The whole program thus transforms a input text into a key value file with its keys being the words occurring in the input and the values the number of occurrences of the key word in the input.

Differences to the Apache Hadoop version

There are two lines which differ from the version of WordCount for Apache Hadoop. In line 60 we set a job configuration parameter which is only supported by MRStreamer: the boolean value of mrstreamer.distributed controls if the program should be executed in a distributed fashion or if should be run in a single JVM process. False is the default value but we will be changing it later on in the tutorial.

In order to run the program in MRStreamer we need to instantiate its version of Job in line 62. If you were to run this program in Apache Hadoop's execution environment you would have to change it to Hadoop's Job implementation.


Save the program to examples/

Compile it with the library contained in the download on the classpath and create a JAR file using the jar command. Run the following commands if you are not using an IDE:

javac -cp MRStreamer-assembly-0.9-SNAPSHOT.jar examples/
jar cvf mrstest.jar examples/*.class

Running the program

Shared-memory mode

In order to run the program we need to provide a directory containing the input files and an output directory as parameters to our main method. The downloaded file contains a testdata directory with a few text files. Lets count them:

java -cp MRStreamer-assembly-0.9-SNAPSHOT.jar:mrstest.jar examples.NewWordCount testdata out

The program should create a subdirectory tree below the out directory with its leaf containing a file called part-r-00000 which contains the key value pairs of the result.

Distributed mode

While running MapReduce programs in shared memory mode can be useful for development purposes or when using a powerful multi-core machine you can also run the program in distributed mode:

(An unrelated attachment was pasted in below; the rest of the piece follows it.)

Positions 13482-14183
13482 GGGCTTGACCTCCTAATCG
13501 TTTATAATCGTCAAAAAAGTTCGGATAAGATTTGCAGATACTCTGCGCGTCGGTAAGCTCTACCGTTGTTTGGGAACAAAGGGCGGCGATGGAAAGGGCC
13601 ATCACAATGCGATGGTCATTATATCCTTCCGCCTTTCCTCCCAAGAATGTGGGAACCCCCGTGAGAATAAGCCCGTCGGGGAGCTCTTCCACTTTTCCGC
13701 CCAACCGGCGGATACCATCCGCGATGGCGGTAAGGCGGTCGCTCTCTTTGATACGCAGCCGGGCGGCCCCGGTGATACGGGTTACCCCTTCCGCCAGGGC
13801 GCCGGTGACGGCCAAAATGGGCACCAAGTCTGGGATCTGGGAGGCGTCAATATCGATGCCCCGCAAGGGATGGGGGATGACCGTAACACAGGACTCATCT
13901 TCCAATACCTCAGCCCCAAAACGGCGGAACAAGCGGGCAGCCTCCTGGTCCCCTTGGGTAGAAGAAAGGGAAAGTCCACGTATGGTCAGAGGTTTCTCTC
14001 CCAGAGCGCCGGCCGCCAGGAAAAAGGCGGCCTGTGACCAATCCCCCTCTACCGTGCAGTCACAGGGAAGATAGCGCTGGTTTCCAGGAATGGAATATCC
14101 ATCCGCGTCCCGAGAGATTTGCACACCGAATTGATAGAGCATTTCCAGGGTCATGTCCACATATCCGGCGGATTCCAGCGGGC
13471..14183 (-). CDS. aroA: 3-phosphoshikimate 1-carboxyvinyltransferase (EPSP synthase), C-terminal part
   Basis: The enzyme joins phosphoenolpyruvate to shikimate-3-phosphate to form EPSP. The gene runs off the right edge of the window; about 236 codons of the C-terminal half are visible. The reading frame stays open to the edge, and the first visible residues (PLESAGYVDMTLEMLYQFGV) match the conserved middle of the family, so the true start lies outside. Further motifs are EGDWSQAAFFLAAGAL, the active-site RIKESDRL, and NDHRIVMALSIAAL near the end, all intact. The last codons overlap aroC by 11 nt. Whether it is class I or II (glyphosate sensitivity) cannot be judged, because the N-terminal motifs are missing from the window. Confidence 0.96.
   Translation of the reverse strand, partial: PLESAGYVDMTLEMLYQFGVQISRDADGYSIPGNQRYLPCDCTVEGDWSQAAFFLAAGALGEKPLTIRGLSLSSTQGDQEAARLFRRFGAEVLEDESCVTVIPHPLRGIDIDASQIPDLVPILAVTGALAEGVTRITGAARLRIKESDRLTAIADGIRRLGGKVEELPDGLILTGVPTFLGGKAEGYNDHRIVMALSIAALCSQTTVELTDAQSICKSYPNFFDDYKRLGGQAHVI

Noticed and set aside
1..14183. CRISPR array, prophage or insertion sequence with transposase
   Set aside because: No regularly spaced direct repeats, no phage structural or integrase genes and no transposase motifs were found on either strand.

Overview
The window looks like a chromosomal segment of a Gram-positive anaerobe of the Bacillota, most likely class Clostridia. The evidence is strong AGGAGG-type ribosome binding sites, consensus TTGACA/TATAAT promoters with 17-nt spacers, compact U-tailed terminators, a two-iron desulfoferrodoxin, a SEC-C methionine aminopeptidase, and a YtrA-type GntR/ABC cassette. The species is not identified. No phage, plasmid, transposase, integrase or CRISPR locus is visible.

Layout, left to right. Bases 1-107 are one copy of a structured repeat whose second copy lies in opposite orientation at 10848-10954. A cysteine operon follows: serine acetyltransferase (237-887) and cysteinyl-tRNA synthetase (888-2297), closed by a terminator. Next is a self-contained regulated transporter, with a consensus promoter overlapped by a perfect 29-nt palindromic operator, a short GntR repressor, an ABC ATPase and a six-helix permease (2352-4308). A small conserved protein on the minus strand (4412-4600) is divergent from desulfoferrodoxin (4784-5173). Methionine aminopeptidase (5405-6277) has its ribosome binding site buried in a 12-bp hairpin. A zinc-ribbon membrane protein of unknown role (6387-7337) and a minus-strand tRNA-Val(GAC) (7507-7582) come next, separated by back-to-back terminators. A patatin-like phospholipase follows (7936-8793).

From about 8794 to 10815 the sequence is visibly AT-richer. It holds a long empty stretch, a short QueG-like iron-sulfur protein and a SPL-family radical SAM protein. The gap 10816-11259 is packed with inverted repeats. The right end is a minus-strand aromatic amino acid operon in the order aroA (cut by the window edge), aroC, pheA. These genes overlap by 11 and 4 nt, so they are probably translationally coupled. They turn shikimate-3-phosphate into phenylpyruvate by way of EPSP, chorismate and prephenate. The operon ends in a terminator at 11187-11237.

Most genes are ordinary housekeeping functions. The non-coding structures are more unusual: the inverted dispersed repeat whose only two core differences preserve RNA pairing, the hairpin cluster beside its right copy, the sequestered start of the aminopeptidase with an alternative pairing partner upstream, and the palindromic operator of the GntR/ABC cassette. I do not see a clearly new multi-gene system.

Change line 60 to true and recompile and repackage the program.

Start a server using the “server” script. Either provide no command line options or specify --host and --port. The server should wait for workers to connect:

$ ./server
[main] [INFO] [...] d.u.i.p.m.Server$: MRStreamer server started at
[main] [INFO] [...] d.u.i.p.m.Server$: Waiting for workers to connect

Start a worker using the “worker” script. Provide --serverHost --serverPort and --workerPort.

$ ./worker --serverHost localhost --serverPort 2553 --workerPort 2554
[main] [INFO] [...] a.r.n.ActiveRemoteClient: Starting remote client connection to [localhost/]

Submit your JAR file to the server using the “jobsubmitter” script. Provide --serverHost --serverPort and --jarFile as well as --mainClass.

$ ./jobsubmitter --serverHost localhost --serverPort 2553 --jarFile mrstest.jar --mainClass examples.NewWordCount testdata out

What's next?

If you want to continue learning about writing Hadoop compatible MapReduce programs check out the original Apache Hadoop MapReduce documentation but keep in mind that not all features of Apache Hadoop MapReduce are available, and there is no Apache Hadoop HDFS.